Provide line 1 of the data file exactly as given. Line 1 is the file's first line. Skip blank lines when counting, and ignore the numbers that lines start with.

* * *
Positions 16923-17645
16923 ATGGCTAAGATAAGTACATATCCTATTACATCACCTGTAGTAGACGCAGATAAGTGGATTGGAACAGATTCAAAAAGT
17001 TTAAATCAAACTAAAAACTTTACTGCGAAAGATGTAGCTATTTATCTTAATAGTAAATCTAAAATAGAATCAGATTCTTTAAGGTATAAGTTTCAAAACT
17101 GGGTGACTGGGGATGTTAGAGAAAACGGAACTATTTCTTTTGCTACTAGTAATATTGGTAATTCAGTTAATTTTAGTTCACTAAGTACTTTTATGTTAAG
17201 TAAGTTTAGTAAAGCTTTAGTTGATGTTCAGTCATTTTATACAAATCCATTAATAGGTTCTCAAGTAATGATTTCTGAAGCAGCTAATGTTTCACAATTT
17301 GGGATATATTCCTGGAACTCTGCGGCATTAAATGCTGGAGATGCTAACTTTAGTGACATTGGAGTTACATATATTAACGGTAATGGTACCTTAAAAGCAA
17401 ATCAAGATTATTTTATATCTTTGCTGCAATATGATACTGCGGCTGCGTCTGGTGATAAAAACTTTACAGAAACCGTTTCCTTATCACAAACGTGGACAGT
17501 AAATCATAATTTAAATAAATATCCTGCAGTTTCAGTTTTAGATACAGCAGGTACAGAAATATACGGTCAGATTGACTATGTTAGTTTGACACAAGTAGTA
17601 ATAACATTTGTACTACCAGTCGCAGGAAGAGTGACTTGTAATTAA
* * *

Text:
Positions 16923-17645